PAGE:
The Art Gallery of Nova Scotia Collection acquired one of these tonalist prints by Rosenberg in 1989. In preparation for an exhibition of Rosenberg’s paintings and prints in 2012, our Collection of such prints has grown steadily in recent years. Although Rosenberg’s European prints had been issued by the New York art dealer and publisher Christian Klackner in 1887 and 1888, for the new venture he turned first to Jellinek & Jacobson, a short-lived firm that issued an untitled pastoral landscape in 1889, and in the country, who listed many Rosenberg etchings in their catalogues during the 1890s, Evening Shadows, like the earlier etching, was marketed as a “remarque” print, meaning that a subsidiary image is lightly etched in the lower margin, the impression is printed on chine collé paper that has been laid over heavier paper, no title is printed, and the artist has hand-signed the impression in pencil. These prints, the first to be pulled from the plate, would be sold as a deluxe edition. The remarque would then be polished off the plate, and the title of the print and artist’s name etched in its place, for a subsequent run of prints sold at a lower price. At a third level, the plate would be printed on plain paper. Finally, additional prints would be hand-coloured to appeal to a still broader market. The Old Boat House is an example of one of these final-run editions. Our collection also includes similar long-format prints by Ernest C. Rost and E. Loyal Field that reflect their sojourns at Arkville. Rost’s The Evening Hour represents the third stage of such editions, being printed on plain stock without chine collé.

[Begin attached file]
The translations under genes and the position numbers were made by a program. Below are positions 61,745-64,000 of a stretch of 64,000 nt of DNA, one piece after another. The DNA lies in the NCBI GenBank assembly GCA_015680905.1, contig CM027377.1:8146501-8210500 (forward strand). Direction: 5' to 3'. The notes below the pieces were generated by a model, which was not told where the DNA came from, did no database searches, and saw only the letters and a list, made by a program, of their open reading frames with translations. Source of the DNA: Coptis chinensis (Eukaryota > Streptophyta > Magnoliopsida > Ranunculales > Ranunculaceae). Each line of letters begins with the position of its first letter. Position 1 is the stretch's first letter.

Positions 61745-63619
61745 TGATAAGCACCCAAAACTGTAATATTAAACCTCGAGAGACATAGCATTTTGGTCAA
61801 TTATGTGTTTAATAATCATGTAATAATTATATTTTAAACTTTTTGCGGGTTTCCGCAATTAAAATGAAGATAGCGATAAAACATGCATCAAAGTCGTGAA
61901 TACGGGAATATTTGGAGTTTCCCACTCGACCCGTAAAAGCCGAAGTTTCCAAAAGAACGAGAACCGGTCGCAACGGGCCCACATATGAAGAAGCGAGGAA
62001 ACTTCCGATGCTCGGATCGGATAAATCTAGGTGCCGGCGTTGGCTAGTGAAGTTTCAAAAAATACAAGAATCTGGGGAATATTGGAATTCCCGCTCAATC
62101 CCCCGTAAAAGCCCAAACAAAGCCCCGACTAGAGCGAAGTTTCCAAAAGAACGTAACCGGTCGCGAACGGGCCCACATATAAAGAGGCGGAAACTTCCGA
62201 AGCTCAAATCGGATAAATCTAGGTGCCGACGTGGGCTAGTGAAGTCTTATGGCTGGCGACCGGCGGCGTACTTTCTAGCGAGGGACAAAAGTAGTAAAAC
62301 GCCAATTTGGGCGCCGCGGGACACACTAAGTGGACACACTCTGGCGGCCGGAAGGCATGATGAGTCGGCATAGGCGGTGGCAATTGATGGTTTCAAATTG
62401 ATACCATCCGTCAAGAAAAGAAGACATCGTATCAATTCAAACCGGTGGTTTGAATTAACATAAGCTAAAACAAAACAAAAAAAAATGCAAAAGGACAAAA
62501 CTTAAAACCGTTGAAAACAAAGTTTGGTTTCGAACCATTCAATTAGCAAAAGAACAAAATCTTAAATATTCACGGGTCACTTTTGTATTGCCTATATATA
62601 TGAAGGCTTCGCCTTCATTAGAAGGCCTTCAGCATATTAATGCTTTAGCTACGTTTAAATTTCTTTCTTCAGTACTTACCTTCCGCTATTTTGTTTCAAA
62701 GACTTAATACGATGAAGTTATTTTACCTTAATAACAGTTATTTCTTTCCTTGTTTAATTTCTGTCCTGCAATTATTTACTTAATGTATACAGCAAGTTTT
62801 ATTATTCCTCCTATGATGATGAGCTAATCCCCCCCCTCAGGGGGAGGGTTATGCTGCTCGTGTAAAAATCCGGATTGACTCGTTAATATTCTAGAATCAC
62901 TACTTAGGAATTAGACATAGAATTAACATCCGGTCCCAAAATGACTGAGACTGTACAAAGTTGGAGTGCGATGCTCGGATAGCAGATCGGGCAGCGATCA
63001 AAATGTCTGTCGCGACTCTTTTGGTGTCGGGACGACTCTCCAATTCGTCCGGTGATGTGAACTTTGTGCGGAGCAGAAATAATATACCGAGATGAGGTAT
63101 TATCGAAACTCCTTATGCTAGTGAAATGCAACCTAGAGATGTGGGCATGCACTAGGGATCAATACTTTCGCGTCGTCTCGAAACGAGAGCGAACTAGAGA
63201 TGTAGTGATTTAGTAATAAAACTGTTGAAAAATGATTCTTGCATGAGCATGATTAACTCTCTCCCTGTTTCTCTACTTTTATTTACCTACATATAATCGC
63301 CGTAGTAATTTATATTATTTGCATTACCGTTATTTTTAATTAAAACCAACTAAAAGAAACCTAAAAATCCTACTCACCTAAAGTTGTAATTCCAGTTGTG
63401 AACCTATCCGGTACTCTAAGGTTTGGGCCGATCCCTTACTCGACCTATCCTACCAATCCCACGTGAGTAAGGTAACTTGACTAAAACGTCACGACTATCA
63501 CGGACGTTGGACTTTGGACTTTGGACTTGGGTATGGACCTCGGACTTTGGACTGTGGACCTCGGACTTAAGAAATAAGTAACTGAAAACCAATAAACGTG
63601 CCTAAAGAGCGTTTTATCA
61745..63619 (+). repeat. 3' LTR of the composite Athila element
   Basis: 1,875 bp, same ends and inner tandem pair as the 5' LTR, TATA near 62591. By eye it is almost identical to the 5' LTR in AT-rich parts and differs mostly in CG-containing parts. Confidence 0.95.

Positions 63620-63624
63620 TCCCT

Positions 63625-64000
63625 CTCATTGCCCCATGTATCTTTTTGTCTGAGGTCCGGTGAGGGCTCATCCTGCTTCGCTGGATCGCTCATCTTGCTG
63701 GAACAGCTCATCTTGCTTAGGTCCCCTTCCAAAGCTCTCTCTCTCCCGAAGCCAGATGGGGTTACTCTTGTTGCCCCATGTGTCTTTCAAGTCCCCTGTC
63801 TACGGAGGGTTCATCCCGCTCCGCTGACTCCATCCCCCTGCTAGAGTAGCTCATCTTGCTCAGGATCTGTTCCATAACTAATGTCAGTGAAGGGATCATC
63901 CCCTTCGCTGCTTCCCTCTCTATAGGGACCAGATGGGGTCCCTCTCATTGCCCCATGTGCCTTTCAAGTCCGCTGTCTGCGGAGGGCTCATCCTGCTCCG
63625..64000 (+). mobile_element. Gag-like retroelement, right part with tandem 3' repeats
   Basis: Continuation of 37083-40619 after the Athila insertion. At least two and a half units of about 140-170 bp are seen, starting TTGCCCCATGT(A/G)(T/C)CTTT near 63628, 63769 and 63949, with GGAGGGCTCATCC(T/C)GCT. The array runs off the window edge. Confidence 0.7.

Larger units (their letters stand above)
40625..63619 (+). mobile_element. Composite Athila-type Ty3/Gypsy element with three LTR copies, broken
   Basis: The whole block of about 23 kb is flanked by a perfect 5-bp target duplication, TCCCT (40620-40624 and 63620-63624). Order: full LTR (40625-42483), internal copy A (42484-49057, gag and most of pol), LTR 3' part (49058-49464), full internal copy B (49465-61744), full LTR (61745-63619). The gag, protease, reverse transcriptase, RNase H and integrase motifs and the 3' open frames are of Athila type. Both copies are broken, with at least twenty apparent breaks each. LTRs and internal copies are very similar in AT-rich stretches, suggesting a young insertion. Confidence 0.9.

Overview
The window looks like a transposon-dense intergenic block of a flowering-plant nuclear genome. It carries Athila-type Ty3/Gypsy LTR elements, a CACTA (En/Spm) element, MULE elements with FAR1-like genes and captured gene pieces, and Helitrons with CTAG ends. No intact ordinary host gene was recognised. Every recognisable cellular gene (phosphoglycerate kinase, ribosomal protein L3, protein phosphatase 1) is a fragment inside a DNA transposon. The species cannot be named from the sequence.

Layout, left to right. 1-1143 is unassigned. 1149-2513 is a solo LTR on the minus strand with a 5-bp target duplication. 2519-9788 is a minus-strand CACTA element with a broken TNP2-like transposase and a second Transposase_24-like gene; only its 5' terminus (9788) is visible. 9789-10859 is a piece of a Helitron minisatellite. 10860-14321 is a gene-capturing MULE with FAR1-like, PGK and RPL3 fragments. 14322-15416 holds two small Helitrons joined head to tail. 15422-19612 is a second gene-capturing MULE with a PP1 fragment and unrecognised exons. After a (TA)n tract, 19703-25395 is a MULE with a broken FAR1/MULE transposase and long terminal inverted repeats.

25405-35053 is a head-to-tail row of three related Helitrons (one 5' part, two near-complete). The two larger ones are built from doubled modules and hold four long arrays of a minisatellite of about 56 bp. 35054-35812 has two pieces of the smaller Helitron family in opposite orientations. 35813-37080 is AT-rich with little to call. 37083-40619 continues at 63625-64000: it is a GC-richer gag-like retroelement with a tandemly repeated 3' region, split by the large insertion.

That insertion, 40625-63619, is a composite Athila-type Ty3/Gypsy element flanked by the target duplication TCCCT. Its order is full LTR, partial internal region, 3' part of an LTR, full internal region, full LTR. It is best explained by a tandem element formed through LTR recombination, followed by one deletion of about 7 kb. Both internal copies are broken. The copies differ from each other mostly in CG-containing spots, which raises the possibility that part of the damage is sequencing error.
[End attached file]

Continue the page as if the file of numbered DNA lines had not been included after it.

In 1891, Rosenberg etched two pastoral farm scenes for Fishel, Adler & Schwartz at Margaretville, a nearby village, and Kingston, a town on the Hudson through which the artists would have passed on their way to Arkville, that continued his exploration of a tonalist approach to line etching but reverted to standard landscape proportions. Because prints like these were intended to be displayed on a wall rather than hidden away from sunlight in a collector’s portfolio, many of them testify to the damage sustained over the years from poor framing methods and exposure to light and dampness.

The etching revival in the last quarter of the 19th-century had become an “etching craze” by the late 1880s. Modern prints had been originally seen as a supplement to an art dealer’s primary business, contributing about 1% to gallery profits in 1875, but then in 1883, as much as 75% might be grounded in print sales, leading dealer/publishers to offer ever-increasing catalogues of affordable and attractive prints for the buying public. At. The beginning of his career Rosenberg had benefited from this brief craze, but the New York Times reported on February 1, 1891 that the bubble of “popular demand for etchings” had burst, and perhaps the artist welcomed a respite from the long dreary hours needed to scratch the thousands of lines required for one of these complex etchings.

Mora Dianne O’Neill
Associate Curator of Historical Prints & Drawings